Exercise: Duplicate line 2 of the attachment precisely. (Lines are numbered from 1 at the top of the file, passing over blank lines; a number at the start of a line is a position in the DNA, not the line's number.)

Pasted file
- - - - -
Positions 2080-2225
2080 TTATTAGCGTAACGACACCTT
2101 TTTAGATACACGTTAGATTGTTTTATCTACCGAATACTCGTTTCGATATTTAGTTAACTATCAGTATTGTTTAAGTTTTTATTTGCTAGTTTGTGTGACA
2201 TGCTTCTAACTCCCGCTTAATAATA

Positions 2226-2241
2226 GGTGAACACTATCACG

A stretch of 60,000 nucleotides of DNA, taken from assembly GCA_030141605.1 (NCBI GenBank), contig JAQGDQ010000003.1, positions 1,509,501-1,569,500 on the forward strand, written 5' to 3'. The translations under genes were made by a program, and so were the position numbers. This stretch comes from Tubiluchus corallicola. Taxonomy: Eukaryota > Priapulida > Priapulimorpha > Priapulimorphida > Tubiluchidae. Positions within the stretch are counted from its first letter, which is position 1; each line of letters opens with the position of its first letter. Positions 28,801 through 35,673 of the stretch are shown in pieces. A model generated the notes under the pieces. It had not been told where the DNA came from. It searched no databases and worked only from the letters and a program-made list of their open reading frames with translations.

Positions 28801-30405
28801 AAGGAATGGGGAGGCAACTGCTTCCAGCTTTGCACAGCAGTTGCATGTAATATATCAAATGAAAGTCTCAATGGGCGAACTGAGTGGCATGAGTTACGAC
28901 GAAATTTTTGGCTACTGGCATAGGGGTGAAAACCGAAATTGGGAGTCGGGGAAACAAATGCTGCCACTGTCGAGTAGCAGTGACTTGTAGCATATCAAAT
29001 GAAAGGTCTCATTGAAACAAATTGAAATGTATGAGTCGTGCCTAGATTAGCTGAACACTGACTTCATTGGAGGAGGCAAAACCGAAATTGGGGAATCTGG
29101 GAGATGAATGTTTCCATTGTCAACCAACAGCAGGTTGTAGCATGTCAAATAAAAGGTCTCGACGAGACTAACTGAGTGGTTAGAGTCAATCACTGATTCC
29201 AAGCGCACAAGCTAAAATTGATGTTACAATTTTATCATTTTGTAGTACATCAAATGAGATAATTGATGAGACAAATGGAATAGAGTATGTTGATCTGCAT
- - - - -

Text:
2080 TTATTAGCGTAACGACACCTT